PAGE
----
4 Natural Morning Sickness Remedies

November 12, 2012

4 Natural Morning Sickness Remedies

Morning sickness only happens to 50% of pregnant women. But those 50% with morning sickness sure suffer and are desperate for morning sickness remedies. Morning sickness can happen at any time of day, but mostly when the woman’s stomach is empty, such as when she wakes up from sleep. The sudden waves of nausea are thought to be triggered by the hormonal roller-coaster that a woman’s body goes through during the first trimester.

Most women’ queasy stomachs settle back down by the beginning of the second trimester, or about the 25th week. But there’s no need to wait until the second trimester to get relief from these five natural morning sickness remedies.

Bland Foods

Slowly eating bland food like plain saltines, soda crackers, plain popcorn, low-salt pretzels, dry toast or a plain slice of bread can help get food into your stomach and calm down nausea. Some women swear by a plain banana while some women swear at bananas because they cannot keep fruit down on an empty stomach.

Keep these bland morning sickness remedies right by your bed so that you can eat as soon as you wake up. Nibble the food so that you can gradually introduce it to your stomach. Keep a small bag or box of these foods in your car or your purse so that you can grab them whenever you feel nausea creep up.

Aromatherapy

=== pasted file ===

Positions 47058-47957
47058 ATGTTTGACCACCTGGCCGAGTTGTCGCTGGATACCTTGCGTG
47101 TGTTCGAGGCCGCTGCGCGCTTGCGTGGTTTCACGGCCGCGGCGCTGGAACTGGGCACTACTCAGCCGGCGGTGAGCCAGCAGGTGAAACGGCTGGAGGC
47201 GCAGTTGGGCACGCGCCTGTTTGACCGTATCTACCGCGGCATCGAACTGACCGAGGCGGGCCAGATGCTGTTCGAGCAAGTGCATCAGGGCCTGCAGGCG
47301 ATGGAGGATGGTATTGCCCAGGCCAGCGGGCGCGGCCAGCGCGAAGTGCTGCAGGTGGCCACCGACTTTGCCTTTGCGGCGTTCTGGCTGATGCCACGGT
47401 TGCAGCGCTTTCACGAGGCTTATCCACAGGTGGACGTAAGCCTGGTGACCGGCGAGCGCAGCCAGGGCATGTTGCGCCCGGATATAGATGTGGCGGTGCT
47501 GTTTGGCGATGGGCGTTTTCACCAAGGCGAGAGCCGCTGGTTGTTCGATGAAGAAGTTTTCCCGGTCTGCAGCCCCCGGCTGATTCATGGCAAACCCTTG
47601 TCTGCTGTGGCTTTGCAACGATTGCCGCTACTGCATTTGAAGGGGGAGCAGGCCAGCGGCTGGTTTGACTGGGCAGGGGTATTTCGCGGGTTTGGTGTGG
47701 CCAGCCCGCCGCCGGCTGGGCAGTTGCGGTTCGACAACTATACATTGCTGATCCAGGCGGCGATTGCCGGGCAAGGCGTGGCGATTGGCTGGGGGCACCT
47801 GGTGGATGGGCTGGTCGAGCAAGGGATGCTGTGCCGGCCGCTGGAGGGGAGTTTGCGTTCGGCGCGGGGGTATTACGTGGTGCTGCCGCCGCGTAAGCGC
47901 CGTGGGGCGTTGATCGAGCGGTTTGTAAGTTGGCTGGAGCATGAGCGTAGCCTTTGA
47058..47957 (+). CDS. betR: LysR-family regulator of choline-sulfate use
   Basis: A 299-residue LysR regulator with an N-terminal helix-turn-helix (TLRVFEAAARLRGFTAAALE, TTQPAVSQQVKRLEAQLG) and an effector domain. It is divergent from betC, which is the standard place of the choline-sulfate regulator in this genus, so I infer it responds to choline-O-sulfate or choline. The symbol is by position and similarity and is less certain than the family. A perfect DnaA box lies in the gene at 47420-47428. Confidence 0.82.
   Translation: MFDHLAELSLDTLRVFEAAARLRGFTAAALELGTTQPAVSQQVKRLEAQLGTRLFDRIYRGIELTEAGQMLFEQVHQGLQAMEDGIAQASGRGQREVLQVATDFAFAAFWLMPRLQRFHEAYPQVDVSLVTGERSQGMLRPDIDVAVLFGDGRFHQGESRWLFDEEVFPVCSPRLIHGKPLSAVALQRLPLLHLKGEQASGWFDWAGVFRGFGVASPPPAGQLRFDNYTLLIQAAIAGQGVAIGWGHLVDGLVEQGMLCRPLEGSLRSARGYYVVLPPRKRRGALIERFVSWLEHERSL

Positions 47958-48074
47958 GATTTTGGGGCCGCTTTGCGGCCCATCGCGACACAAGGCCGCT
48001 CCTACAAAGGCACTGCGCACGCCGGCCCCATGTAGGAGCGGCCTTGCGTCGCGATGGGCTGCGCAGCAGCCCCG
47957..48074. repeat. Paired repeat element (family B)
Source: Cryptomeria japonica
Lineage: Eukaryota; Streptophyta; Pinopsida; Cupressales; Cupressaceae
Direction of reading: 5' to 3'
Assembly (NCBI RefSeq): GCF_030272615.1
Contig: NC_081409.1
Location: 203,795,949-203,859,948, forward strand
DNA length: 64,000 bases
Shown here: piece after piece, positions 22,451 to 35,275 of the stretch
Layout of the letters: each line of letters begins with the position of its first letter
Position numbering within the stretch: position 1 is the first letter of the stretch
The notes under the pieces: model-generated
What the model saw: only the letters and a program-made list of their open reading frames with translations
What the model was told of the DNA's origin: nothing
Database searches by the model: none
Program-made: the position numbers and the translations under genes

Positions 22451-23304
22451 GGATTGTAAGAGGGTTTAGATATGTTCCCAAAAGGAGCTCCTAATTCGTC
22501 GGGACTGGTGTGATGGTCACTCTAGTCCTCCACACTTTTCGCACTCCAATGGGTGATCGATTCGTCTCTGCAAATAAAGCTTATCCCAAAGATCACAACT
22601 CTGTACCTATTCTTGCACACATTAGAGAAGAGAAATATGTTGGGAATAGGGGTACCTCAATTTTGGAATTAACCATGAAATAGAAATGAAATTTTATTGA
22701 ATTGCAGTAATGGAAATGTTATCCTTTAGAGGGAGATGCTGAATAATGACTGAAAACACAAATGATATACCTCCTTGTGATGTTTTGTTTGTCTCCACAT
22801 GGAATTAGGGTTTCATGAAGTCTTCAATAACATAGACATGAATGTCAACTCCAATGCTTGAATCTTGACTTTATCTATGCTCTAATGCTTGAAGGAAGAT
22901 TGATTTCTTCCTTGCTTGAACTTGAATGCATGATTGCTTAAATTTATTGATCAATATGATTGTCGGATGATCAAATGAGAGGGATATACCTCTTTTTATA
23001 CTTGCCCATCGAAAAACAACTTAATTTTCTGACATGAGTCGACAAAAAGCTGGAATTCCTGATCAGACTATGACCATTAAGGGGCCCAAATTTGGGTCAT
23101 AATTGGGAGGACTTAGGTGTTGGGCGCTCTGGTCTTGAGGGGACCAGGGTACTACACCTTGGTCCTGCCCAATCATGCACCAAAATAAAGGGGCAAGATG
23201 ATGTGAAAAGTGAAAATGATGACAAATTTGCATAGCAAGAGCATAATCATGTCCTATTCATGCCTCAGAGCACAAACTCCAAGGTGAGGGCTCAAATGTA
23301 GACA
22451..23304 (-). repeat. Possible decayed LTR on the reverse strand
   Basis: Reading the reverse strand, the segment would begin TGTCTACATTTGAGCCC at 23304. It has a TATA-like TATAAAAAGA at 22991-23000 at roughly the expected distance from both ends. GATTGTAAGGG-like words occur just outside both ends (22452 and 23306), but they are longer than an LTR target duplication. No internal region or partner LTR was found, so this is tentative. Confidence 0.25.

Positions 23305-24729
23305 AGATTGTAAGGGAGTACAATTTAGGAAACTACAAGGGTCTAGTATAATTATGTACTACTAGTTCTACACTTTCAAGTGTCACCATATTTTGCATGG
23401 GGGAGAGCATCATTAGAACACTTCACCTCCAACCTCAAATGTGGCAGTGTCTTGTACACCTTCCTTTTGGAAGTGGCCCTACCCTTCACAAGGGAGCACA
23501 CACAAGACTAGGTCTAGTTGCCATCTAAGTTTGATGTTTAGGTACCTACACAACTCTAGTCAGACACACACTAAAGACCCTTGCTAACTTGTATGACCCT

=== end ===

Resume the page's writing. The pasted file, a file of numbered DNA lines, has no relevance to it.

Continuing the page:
Many pregnant women have a heightened sense of smell. The smells of some food like frying chips, coffee or a hard-boiled egg can suddenly trigger nausea. But this heightened sense of smell can be used to your advantage. Taking a whiff of a comforting smell that makes you relax can help quell nausea. Peppermint oil, thyme oil and lavender oil have been known as morning sickness remedies for centuries.

Do not drink the oil or place on your skin. Place one or two drops on a handkerchief or tissue and inhale when needed. You can also use an aromatherapy lamp or diffuser to help disperse the smells throughout the room. Also, try to stay away from foods that emit smells that trigger your nausea.

Ginger

Ginger has been used to help nausea of all sorts. If you’ve ever been given a ginger snap for motion sickness or a cup of ginger tea after a big dinner, then you’ve experienced the relaxing and warming powers of ginger. The most common forms of ginger morning sickness remedies are ginger tea, ginger ale soft drinks, candied ginger and ginger snaps. Some women even swallow a gram of powdered ginger.

If you have had a history of blood clotting disorders or miscarriages, talk to your doctor or obstetrician first before using ginger.

Acupressure Motion Sickness Bands

These wrist bands are often available in pharmacies or large department stores. Although marketed to help quell motion sickness, some women find that they help with morning sickness. If you have ever tried an acupressure band for motion sickness and it worked, then there’s a very good chance that acupressure bands will relieve your morning sickness symptoms.

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